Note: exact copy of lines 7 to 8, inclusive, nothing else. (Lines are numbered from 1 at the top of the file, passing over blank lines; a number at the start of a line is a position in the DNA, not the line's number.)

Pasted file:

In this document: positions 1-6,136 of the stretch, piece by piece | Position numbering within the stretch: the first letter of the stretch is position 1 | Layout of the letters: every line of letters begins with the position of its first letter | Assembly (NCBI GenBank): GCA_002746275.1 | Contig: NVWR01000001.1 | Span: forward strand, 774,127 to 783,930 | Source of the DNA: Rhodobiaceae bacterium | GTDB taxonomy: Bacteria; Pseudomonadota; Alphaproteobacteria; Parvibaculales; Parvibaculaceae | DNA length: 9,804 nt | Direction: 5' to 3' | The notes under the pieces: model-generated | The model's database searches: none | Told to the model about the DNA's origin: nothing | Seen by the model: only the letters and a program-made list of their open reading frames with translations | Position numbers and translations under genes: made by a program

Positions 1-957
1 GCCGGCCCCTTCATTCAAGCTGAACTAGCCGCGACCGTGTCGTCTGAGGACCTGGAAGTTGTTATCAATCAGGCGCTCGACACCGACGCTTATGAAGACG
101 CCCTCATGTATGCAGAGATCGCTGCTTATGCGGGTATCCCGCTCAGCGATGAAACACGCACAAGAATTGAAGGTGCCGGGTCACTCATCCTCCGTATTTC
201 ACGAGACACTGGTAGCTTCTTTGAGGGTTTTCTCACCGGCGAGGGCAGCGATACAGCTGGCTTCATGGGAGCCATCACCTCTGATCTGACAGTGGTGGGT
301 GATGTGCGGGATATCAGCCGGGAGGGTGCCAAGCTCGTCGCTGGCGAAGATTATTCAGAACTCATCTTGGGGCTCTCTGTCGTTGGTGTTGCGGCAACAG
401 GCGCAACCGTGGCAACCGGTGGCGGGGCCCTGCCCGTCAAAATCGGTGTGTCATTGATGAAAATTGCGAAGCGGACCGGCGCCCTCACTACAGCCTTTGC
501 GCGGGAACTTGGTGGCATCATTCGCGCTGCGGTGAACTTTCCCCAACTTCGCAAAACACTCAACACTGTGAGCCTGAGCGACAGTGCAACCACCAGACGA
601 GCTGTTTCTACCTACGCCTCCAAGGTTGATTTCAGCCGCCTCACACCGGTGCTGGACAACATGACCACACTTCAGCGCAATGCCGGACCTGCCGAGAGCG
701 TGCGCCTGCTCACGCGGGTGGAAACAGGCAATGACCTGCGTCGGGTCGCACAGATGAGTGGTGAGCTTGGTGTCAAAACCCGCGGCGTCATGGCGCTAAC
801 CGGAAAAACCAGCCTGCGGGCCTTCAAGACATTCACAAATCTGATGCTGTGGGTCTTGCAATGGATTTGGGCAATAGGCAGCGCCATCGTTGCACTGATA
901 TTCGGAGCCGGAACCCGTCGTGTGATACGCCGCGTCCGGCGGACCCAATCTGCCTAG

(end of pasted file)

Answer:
401 GCGCAACCGTGGCAACCGGTGGCGGGGCCCTGCCCGTCAAAATCGGTGTGTCATTGATGAAAATTGCGAAGCGGACCGGCGCCCTCACTACAGCCTTTGC
501 GCGGGAACTTGGTGGCATCATTCGCGCTGCGGTGAACTTTCCCCAACTTCGCAAAACACTCAACACTGTGAGCCTGAGCGACAGTGCAACCACCAGACGA